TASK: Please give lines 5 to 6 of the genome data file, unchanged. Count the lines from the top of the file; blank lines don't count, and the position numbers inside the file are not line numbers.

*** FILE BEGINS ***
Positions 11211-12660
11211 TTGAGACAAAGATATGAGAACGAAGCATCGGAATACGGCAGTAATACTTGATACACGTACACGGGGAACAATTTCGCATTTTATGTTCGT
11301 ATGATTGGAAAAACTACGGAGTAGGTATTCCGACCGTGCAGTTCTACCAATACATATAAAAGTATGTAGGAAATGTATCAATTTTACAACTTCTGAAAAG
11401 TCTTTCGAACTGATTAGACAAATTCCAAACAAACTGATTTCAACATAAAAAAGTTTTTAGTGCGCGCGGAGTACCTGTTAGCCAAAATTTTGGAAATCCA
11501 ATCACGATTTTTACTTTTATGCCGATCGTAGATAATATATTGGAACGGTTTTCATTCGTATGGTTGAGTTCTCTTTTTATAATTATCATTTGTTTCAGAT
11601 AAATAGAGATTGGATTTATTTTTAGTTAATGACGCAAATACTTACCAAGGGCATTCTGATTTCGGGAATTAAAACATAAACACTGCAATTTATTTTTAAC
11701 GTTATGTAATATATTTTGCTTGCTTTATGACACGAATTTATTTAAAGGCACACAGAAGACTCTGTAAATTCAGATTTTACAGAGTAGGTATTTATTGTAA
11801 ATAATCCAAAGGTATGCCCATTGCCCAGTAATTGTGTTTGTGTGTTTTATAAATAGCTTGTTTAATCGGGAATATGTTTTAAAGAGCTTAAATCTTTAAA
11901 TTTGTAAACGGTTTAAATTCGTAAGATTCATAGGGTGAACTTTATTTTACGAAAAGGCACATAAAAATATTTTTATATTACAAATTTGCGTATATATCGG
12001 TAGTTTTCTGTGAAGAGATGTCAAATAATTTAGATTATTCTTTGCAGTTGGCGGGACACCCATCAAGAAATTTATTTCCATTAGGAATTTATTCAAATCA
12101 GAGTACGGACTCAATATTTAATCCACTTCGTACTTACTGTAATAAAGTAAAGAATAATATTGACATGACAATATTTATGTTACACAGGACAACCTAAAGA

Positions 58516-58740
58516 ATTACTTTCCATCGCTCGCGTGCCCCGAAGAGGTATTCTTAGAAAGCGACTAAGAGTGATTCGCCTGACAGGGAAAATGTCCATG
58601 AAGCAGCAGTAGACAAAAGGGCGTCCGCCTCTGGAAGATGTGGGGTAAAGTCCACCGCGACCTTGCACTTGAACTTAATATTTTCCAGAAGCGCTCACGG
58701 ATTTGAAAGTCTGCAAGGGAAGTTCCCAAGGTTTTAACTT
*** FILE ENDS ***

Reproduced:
11501 ATCACGATTTTTACTTTTATGCCGATCGTAGATAATATATTGGAACGGTTTTCATTCGTATGGTTGAGTTCTCTTTTTATAATTATCATTTGTTTCAGAT
11601 AAATAGAGATTGGATTTATTTTTAGTTAATGACGCAAATACTTACCAAGGGCATTCTGATTTCGGGAATTAAAACATAAACACTGCAATTTATTTTTAAC